Presenters from SLEEP 2022 contextualized some of the recent research showing the impact of sleep disorders on aspects of mental health, including depressive symptoms and suicide.
During a presentation entitled “Sleep and Mental Health,” researchers gathered to contextualize some of the recent research showing the impact of sleep disorders on aspects of mental health, including depressive symptoms and suicide.
Insomnia and Depression Prediction
Past longitudinal studies have shown a link between insomnia and depression, but the underlying mechanisms of this relationship have not been fully realized. The researchers proposed that emotion regulation could be a potential mediating mechanism; however, empirical tests of the effect have been limited.
The researchers decided to conduct a study that would examine the individual relationship between insomnia and depressive symptoms over a 14-day period to assess whether insomnia symptoms on a given night would positively predict depressive symptoms the following day via emotion regulation.
In total, 60 adults between 18 and 65 years old with elevated insomnia symptoms, demonstrated by having an Insomnia Severity Index score of 10 or above, were enrolled in the analysis. The participants were tasked with filling out diary entries in the mornings and evenings and were given an actigraph to wear for 14 days.
The morning diary entries were to measure emotional reactivity using the International Positive and Negative Affect Schedule, emotional regulation strategy use through the Emotion Regulation Questionnaire and Cognitive Emotion Regulation Questionnaire, and depression, as determined by the Center for Epidemiologic Studies Depression Scale. The researchers utilized multilevel modeling to assess the within-individual associations and controlled for age and gender.
The results showed that shorter total sleep time in a single night predicted greater depressive symptoms the following day (P = .028). Additionally, sleep quality was found to have a negative association with next-day depression at the between-individual level (P = .003). Negative reactivity was observed to partially mediate the relationship between the quality of the participants’ sleep and depressive symptoms (P = .008), total sleep time and depression (P = .11), and sleep efficiency and depression (P = .002) at the between-individual level.1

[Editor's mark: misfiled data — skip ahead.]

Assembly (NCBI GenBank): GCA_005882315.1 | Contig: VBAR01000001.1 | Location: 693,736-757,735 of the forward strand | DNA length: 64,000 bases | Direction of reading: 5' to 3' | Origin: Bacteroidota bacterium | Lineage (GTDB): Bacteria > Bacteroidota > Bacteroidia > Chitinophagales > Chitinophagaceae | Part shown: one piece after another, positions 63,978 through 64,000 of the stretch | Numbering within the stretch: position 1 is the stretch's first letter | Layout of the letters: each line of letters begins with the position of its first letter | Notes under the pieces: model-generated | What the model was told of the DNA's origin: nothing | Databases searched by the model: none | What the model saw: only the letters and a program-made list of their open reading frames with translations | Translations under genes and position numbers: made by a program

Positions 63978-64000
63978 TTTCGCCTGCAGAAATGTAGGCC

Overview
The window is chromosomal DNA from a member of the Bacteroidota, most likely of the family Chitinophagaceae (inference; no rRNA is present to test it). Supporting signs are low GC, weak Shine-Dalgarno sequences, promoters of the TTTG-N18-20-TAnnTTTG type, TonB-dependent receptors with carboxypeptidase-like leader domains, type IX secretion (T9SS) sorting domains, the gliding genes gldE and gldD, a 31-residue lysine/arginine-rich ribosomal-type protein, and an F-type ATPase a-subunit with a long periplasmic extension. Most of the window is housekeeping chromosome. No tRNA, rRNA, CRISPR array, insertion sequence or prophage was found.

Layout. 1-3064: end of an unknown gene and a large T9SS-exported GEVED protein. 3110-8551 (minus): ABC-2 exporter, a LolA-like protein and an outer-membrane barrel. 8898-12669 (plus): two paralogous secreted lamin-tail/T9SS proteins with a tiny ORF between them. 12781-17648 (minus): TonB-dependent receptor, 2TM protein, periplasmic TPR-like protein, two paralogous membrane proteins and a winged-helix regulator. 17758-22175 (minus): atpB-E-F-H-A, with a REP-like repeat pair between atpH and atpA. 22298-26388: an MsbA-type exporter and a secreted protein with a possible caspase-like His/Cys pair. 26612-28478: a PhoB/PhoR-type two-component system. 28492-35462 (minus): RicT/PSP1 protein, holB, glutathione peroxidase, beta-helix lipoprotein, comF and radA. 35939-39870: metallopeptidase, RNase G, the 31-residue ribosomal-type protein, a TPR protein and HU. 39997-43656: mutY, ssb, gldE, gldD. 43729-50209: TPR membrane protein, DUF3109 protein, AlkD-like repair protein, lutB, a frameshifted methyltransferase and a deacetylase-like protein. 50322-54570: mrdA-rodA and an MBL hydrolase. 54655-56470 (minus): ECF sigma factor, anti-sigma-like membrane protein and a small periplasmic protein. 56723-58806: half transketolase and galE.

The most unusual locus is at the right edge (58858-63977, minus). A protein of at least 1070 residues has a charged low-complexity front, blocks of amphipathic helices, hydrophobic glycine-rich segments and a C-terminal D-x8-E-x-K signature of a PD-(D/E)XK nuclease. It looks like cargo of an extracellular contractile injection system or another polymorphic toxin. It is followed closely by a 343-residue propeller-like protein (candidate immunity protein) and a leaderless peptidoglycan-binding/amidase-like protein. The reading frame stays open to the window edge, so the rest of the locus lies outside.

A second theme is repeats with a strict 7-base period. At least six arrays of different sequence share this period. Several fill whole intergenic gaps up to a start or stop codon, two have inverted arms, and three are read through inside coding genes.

The researchers said that in addition to finding an association between daily sleep time and depression, their findings suggested, “that one of the facets of emotion regulations, namely negative reactivity, plays a mediating role in the insomnia-depression relationship.” However, emotional reactivity and emotion regulation strategy use may not vary substantially across days.
Nocturnal Suicide and Possible Risk Factors
Suicide risk is greater at night after adjusting for population wakefulness, which researchers have hypothesized may be due to sleep- and circadian-dependent changes in neurophysiology to promote sleep. However, the characteristics of people who die by nocturnal suicide may differ from those who die by suicide during the day.
Researchers conducted an archival analysis of the National Violent Death Reporting System from 2003 to 2017 and identified 77,784 suicide deaths with the time of fatal injury. Cases that occurred between 5 a.m. and 10:59 p.m. were considered daytime suicides and cases that occurred between 11: p.m. to 4:59 a.m. were considered nocturnal suicides. All cases were categorized by age, sex, race, ethnicity, marital status, military service, education, history of suicidal thoughts, and prior diagnosis of anxiety, bipolar disorder, depression, post-traumatic stress disorder (PTSD), and schizophrenia. The presence of an opiate or cannabis and blood alcohol level (BAL) on autopsy were also considered.2
Every sociodemographic aspect included in the analysis was observed differently between nocturnal and daytime suicides. Nocturnal suicides were more common among those who were diagnosed with bipolar disorder or PTSD, had an elevated BAL, or had tested positive for cannabis.
Additionally, nocturnal suicide among people with a high BAL was more common in younger adults between the ages of 35 and 64 years. Notably, the risk of nocturnal suicide was 17% greater among those with a prior history of suicidal ideation and 13% lower among those diagnosed with depression.
“Further research is needed to target suicide prevention efforts at appropriately times for those with mood, substance, and alcohol use disorders,” the researchers wrote.